Carlsbad Caverns New Mexico: The Big Room, by Robert Arrington
Ansel Adams once remarked that Carlsbad Caverns was the most difficult place he ever photographed, owing to the fact that in their natural state, the caverns exist in absolute darkness and are visible only by means of artificial lighting. Try to imagine the early explorers stumbling upon the caves and descending hundreds of feet below by way of a wooden ladder and a wax candle as their only source of light.
This is an HDR photograph of several magnificent limestone cavern formations in the Big Room. At nearly 4000 feet long, this is the largest cavern chamber in Carlsbad Caverns and the 7th largest in the world.
Photographing the Caverns is a challenge and for several years I attempted to capture photos here but was unsuccessful due to several reasons. First because of the low lighting it is very difficult to get sharp photos without a tripod or a very high ISO. High ISOs create camera noise so it is not the ideal way to shoot here. A tripod, in my opinion is essential. A few years back I brought my camera tripod to the caverns and descended the cave through the natural entrance. I shot hours of images and almost all of them were still blurry. This was due to a factor I had not anticipated- the stomp of tourists. The caverns are built on limestone and as a result any traffic from other people causes the narrow footpath to shake like a small tremor. Couple that with the long exposure times needed for each shot and the end result was frustration.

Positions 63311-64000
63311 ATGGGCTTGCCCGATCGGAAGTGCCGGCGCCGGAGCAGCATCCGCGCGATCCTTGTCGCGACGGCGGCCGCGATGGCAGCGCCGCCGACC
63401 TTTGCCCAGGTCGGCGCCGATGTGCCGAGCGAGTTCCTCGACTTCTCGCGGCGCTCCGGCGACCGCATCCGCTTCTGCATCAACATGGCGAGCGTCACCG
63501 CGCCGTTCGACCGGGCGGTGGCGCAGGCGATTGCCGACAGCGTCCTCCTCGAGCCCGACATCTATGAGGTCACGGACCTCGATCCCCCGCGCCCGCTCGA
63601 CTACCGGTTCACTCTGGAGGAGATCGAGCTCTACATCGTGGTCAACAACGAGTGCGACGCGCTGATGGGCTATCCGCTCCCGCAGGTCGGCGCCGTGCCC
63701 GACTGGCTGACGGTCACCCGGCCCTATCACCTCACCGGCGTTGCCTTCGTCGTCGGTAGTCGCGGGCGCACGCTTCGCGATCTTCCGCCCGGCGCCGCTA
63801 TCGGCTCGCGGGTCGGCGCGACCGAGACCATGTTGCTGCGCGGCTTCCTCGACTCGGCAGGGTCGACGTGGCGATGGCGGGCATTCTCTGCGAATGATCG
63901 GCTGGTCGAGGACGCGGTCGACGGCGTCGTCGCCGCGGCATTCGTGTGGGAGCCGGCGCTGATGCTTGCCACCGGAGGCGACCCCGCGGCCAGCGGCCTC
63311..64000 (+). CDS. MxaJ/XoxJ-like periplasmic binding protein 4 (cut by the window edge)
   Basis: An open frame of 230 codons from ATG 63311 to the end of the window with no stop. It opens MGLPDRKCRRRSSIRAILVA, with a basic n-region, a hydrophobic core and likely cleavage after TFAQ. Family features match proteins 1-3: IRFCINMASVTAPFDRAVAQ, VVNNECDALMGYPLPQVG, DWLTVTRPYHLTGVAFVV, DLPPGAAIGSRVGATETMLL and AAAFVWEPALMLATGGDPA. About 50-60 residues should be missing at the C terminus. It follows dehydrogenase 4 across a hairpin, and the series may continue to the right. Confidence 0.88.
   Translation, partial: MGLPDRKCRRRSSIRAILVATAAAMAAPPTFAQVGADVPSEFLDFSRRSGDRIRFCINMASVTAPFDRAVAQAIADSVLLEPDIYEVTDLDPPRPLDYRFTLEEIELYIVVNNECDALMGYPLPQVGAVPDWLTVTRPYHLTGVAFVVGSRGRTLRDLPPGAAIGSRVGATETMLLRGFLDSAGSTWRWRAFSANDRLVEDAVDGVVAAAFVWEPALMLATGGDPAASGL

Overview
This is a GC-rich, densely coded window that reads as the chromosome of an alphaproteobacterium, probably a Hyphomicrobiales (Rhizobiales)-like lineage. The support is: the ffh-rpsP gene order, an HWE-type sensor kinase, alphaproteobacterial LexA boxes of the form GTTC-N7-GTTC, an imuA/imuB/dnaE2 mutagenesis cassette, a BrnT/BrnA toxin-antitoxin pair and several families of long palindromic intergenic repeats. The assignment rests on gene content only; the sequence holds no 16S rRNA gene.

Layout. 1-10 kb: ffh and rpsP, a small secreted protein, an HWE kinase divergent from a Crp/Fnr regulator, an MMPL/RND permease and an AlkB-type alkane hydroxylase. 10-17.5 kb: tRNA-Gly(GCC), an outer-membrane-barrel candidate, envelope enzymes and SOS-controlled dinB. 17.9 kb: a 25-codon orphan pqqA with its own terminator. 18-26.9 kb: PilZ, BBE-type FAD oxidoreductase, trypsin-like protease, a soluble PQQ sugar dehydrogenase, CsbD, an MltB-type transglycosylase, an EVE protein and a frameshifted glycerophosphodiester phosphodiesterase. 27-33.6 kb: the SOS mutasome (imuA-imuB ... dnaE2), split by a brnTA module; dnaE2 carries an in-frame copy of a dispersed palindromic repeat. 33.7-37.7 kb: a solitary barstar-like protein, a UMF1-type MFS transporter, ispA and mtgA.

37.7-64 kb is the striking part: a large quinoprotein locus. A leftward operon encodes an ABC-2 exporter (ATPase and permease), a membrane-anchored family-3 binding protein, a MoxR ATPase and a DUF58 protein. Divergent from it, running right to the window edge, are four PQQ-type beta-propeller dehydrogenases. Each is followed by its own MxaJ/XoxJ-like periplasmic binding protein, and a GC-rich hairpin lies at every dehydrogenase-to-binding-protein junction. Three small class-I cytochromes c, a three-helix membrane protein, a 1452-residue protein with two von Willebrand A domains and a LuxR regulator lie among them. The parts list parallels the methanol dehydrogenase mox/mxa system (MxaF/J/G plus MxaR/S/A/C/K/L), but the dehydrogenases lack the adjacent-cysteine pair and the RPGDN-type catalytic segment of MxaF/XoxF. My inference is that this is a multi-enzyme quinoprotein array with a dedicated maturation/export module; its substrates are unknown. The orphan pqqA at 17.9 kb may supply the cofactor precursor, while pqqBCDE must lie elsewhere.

So in 2011 I arrived at the Caverns at the beginning of the day and instead of walking down via the Natural Entrance, I took the first elevator down to the Big Room. Because almost everyone else was descending through the Natural Entrance, I had the entire Big Room to myself for about an hour. This photograph here is one of my more successful images.